The following is a guest post from Bryan Maltier, a personal finance blogger who focuses on saving, investing, credit/debt, real estate and career advice at Gajizmo.com.
We Need Recess
In addition to nap time, sometimes it feels like the only thing missing from grown-up life is recess. Not so much the need for leisure time (though more of that would be appreciated), but the desire to have a special time of the day designed for exercise and physical activity. Elementary schools have recess, middle and high schools have physical education, and universities have periods between classes. What does adult life have?
Most of us work hard at a desk or inside of an office/building at least 8 hours of the day, sit on our butts sans the occasional trip to the bathroom, and are likely exhausted afterwards. What a horrible feeling! I’ve been an athlete my entire life, currently work out 4-5 times a week, and I still need a cup of coffee to get me to the gym. It makes sense that many of us face the same challenges, whether it is finding the time or mustering up the energy and motivation to follow-through.
Quick Workout Ideas
So naturally, when I read about Crystal’s New Year’s resolution to maintain a light exercise regiment, I jumped at the opportunity to share a few easy workout methods that I’ve passed on to friends. The best thing about these quick workouts is that they get results and most of them can be applied anywhere – before showering in the mornings, while making your breakfast, at the office, during your lunch break, and any spare time later.
- 20 Jumping Jacks
- 20 Mountain Climbers
- 20 Squats
- 20 Lunges
- 20 High Knees
- 20 Standing Calf Raises
- 10 Single-leg Hops
- 20-Second Wall Sit
- 20 Crunches or Sit-ups
- 20 Pushups
- 20 Dips
- 20 Wall Pushups
- 5 Flights of Stairs
- 20-Second Plank
- 20-Second Side Plank
Needless to say, all these workouts don’t need to be performed in one session, especially if you are a beginner. Pick and choose 5 to 7 components you are comfortable with, and apply them on a daily basis for the first week, while progressively increasing the number of maneuvers thereafter.
Build Your Endurance
Exercising is part art and part science – the general scientific principles regarding health and fitness apply to everyone, but individuals need to start within their comfort zone and slowly challenge their bodies to build endurance and strength. If you can’t do 20 squats the first time, push yourself to do as many as you can and remember the number. The next day or week, hit that minimum number and try to add one more.
As John Lyons once said, “Look at frustration as a positive thing. It is the frustration that drives you to improve.”
No athlete or human was born with the perfect body or athleticism – even raw talent is sculpted through repetitive training. If you are unsatisfied with your body’s strength, develop the discipline to consistently work on it and you will eventually have what you want.
Don’t Forget Other Activities Either
Though I didn’t include it in the actual list, never underestimate the positive effects of stretching, flexing, and sports. First, I don’t have to explain the effectiveness of yoga – there is a reason professional athletes, including football players, partake in the discipline. Studies show that yoga improves musculo-skeletal and mental health, and thus even stretching your arms, legs, and back twice a day can make a huge difference in improving blood circulation and toning.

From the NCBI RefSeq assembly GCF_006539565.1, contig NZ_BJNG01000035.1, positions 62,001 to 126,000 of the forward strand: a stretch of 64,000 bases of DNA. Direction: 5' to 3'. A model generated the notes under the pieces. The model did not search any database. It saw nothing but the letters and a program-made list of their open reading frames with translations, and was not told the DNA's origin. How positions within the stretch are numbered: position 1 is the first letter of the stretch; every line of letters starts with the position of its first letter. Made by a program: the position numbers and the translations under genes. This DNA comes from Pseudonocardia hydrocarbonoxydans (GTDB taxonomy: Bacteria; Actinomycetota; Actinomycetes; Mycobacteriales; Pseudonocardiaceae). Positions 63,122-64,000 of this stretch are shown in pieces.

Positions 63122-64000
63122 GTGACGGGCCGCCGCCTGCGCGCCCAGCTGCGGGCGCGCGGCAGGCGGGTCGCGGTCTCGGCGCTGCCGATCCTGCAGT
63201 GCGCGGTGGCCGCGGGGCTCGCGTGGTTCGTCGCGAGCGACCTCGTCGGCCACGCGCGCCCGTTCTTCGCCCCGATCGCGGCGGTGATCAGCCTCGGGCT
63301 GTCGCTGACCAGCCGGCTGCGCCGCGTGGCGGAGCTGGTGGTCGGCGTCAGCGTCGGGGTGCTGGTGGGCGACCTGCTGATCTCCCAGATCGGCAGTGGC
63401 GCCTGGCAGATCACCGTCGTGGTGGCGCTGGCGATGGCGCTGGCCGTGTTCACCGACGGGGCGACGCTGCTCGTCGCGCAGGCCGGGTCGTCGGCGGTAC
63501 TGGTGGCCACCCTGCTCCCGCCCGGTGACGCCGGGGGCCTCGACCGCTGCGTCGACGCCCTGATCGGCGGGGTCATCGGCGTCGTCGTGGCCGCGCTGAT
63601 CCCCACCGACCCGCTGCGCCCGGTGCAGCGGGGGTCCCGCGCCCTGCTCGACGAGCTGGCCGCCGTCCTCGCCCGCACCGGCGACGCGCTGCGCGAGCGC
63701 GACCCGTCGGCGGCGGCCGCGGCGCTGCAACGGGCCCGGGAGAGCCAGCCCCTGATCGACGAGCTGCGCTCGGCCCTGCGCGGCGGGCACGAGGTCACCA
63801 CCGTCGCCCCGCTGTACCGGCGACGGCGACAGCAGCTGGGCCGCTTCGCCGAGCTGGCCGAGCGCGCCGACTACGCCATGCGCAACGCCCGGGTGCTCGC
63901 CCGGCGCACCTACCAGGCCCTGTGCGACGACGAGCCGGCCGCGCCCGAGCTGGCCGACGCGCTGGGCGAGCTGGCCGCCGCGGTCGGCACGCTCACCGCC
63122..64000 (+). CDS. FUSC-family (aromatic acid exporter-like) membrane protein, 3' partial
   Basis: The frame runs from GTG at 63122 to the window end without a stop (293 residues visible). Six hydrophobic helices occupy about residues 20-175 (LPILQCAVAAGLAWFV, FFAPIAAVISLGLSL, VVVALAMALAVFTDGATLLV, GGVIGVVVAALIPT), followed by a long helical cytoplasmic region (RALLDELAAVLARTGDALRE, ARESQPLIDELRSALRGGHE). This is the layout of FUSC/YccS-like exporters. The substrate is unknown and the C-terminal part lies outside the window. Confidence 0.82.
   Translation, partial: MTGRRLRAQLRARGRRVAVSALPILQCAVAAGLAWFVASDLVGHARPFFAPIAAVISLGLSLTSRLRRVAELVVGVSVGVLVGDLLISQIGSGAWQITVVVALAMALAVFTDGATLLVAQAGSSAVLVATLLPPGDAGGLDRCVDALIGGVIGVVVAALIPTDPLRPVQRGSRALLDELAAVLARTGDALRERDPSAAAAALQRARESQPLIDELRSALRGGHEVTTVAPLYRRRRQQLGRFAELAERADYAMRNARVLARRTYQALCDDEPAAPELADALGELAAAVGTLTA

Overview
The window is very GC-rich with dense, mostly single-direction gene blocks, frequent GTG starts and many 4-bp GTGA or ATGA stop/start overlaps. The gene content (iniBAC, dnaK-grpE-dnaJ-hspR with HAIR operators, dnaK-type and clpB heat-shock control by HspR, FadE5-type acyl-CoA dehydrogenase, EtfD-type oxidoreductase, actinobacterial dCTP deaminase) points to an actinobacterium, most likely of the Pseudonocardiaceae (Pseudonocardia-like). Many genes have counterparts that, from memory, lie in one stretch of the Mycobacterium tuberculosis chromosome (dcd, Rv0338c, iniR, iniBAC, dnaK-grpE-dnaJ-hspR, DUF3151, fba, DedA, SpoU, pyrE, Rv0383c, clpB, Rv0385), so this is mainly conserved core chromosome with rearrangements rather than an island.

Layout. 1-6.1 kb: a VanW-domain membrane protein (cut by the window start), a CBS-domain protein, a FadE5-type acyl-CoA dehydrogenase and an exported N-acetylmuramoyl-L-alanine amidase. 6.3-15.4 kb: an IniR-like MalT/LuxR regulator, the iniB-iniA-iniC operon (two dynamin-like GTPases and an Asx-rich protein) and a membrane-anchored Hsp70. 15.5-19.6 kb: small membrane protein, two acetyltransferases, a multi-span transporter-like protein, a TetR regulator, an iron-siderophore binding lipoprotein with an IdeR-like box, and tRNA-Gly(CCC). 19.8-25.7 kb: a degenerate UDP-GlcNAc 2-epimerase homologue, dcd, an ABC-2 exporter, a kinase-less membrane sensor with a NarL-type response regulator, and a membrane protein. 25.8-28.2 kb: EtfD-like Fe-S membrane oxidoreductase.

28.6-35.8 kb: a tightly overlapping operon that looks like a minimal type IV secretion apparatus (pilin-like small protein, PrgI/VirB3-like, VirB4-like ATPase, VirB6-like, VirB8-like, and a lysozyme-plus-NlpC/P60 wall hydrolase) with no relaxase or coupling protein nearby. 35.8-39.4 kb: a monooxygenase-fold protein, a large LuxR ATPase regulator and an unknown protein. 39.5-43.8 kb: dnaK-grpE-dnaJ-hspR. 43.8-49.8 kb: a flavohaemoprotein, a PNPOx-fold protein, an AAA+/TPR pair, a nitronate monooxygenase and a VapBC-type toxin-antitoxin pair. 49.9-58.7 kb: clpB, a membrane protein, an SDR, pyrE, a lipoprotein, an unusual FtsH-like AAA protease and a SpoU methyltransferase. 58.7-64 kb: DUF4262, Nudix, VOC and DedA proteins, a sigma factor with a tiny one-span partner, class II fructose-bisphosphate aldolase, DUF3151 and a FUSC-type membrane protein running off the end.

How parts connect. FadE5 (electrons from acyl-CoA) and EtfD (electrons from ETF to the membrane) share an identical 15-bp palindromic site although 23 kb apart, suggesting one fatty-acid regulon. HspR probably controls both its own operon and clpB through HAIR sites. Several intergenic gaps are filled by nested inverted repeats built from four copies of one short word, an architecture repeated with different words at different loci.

Furthermore, many individuals overlook the benefits of flexing. How do humans lift weights or engage in strength training? We are essentially flexing different muscles to perform certain movements, so why not flex your biceps and triceps, and tighten your glutes, calves, and quads while sitting at your desk or driving? You may not become a bodybuilder with this technique, but you will certainly burn calories.
Make It Fun
Some female friends of mine that have asked me to train them simply hate the idea of doing physical work. In cases like this, I take them out to have fun, such as bicycling on a breezy night, hiking on a trail, walking the dog, or a friendly game of tennis. Playing sports or enjoying an active hobby can be a great alternative that preoccupies your mind while enduring physical activity. Even something as simple as getting a few baseball outfield gloves and playing catch will make your time more social. A social activity allows conversation and playful banter to mask the physical nature of the endeavor.
Finally, I want to address Weight Watchers. Though I have never tried the program myself, from listening to and observing friends who gave it a try, it seems to be a good way to start the diet process and hold yourself accountable. If you aren’t sure about what to eat, the portions you should be consuming, or the proper daily balance, Weight Watchers can be a good start in terms of diet education and wellness. Maybe the social pressure of the weigh-ins can even motivate you to work harder. However, after a month or two, the positive re-enforcement and confidence built from eating right, seeing your weight go down, and feeling better about yourself will offer you the ability to leave the program but continue with the regiment.
If you are serious about improving your fitness in 2013, then give our easy, quick workouts a shot and let us know how you like them.
Crystal’s Comments: Thanks for the great exercise tips! 2013 is definitely the year Crystal finally gets off her butt. Anybody else making this their year of getting a bit more healthy – whether through diet, exercise, or both?